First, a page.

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    Republican opponent of U.S. aid to Ukraine argues his case at Munich Security Conference

    Sen. JD Vance, R-Ohio, speaks to reporters at the Munich Security Conference, outside the Bayerischer Hof Hotel in Munich, Germany, Feb. 18, 2024. Photo via Reuters

    MUNICH (AP) — A Republican opponent of new U.S. funding for Ukraine argued at an international security conference Sunday that the package stuck in Congress wouldn’t “fundamentally change the reality” on the ground and that Russia has an incentive to negotiate peace.

    Ukrainian President Volodymyr Zelenskyy, U.S. Vice President Kamala Harris and others have advocated passage of the $60 billion in aid at the Munich Security Conference, which coincided with Ukraine withdrawing troops from the eastern city of Avdiivka after months of intense combat.

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    But Sen. JD Vance, an Ohio Republican and ally of Donald Trump, said “the problem in Ukraine … is that there’s no clear end point” and that the U.S. doesn’t make enough weapons to support wars in eastern Europe, the Middle East and “potentially a contingency in East Asia.”

    House Speaker Mike Johnson insists he won’t be “rushed” into approving the $95.3 billion foreign aid package from the Senate that includes the help for Ukraine, despite overwhelming support from most Democrats and almost half the Republicans.

    If the package goes through, “that is not going to fundamentally change the reality on the battlefield,” Vance argued, pointing to limited American manufacturing capacity.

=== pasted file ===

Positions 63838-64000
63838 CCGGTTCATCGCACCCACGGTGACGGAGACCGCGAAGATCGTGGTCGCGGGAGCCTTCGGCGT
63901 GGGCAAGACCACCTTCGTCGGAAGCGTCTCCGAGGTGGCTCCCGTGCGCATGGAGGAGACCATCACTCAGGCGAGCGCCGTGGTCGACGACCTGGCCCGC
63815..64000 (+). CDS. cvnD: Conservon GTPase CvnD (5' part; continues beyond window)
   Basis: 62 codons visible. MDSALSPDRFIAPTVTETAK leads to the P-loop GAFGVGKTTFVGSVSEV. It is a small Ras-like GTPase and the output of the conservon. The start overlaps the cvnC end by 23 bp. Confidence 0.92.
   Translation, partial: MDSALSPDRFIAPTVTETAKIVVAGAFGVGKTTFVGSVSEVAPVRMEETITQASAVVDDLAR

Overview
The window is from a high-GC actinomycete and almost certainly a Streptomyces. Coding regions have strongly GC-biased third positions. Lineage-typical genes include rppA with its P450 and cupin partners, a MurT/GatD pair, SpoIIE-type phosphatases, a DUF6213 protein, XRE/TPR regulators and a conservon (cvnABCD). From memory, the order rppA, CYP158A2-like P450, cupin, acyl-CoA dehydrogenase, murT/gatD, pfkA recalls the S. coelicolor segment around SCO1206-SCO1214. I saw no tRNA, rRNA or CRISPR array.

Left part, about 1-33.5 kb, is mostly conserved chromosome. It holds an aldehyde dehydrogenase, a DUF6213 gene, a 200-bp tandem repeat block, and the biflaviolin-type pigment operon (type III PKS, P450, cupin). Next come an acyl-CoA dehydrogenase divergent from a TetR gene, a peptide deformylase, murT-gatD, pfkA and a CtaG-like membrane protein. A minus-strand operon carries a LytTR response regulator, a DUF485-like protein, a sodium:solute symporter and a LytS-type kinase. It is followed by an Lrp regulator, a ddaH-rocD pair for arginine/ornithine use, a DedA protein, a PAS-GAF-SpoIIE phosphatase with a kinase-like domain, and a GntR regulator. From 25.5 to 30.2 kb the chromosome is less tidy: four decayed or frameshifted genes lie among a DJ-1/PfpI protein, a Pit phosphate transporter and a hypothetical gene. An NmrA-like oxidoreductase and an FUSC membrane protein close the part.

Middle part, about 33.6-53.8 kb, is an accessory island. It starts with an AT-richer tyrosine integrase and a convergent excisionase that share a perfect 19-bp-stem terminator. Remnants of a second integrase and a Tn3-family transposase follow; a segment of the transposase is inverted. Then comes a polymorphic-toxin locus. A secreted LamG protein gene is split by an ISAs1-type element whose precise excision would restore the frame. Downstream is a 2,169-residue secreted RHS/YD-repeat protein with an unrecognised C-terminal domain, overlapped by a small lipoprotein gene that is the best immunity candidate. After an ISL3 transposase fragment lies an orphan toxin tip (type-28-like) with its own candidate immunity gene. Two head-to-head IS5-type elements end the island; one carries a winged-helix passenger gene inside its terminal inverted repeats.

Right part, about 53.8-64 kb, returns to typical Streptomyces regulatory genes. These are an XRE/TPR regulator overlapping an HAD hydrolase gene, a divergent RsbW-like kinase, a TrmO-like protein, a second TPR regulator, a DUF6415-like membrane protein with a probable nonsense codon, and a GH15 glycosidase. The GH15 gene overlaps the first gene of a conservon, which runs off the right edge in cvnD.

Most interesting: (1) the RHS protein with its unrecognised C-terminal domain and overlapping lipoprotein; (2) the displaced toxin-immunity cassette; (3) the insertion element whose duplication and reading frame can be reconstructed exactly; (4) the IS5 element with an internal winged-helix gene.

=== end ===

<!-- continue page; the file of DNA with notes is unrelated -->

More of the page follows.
“Can we send the level of weaponry we’ve sent for the last 18 months?” he asked. “We simply cannot. No matter how many checks the U.S. Congress writes, we are limited there.”

    “I think what’s reasonable to accomplish is some negotiated peace,” he said, arguing that Russia, Ukraine, Europe and the U.S. all have an incentive to come to the table now and that the two-year-old war will at some point end in a negotiated peace.

    Ricarda Lang, a co-leader of one of Germany’s governing parties, the Greens, responded that Russian President Vladimir Putin has shown repeatedly “that he has no interest in peace at the moment.”

    Halting weapons supplies to Ukraine now would mean that “either you are prolonging the war or you give up Ukraine and Putin wins,” she said.

    If Putin wins, “he, but also other forces like China, are going to learn that it’s possible to just change borders and that NATO is not going to hold it against us,” Lang added. That would lead to “a world with less security, and … a world with less freedom for the EU but also for the U.S.”

    Vance was part of a large group of U.S. lawmakers who attended the Munich conference. Several of his Senate colleagues met Zelenskyy on Saturday, but Vance did not join them.

    Senate Foreign Relations Committee Chairman Ben Cardin, a Maryland Democrat, posted on social network X after the meeting that Zelenskyy came to the conference “laser focused with a strong message for America: Ukraine needs your support & we’ll use it well.”

    Republican senators have been deeply divided on Ukraine.

    Left:
    Sen. JD Vance, R-Ohio, speaks to reporters at the Munich Security Conference, outside the Bayerischer Hof Hotel in Munich, Germany, Feb. 18, 2024. Photo via Reuters

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